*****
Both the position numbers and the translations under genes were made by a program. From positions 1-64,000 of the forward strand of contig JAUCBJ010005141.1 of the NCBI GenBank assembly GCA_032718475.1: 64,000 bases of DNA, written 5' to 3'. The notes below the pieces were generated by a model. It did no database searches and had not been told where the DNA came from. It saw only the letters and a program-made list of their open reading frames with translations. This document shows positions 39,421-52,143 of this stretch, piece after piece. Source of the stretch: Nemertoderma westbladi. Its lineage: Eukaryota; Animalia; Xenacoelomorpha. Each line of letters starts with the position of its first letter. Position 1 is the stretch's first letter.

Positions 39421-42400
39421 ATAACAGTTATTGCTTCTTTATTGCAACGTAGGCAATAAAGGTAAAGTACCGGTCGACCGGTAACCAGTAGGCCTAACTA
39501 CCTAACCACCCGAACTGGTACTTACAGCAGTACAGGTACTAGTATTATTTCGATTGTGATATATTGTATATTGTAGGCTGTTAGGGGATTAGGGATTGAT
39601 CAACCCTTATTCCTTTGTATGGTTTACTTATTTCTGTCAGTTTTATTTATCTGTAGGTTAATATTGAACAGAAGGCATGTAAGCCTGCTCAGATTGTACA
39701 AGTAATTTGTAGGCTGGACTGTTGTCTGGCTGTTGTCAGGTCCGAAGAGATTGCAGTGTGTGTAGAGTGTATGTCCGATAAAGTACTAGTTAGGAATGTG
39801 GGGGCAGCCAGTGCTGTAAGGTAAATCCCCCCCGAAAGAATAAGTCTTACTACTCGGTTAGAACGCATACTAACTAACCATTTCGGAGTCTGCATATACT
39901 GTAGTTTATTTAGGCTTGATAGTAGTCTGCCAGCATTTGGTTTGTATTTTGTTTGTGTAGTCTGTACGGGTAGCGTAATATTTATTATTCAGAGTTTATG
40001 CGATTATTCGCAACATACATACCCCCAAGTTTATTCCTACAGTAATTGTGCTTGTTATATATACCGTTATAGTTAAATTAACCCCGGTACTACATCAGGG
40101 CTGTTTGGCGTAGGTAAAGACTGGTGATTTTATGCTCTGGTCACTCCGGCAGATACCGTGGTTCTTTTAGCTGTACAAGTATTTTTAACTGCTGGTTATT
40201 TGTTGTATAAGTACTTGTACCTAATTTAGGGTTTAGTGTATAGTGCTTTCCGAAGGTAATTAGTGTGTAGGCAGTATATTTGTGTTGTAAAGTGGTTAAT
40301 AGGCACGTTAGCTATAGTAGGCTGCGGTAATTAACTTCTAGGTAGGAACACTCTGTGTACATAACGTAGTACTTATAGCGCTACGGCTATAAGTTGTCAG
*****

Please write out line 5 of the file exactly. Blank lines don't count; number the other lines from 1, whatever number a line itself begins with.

39601 CAACCCTTATTCCTTTGTATGGTTTACTTATTTCTGTCAGTTTTATTTATCTGTAGGTTAATATTGAACAGAAGGCATGTAAGCCTGCTCAGATTGTACA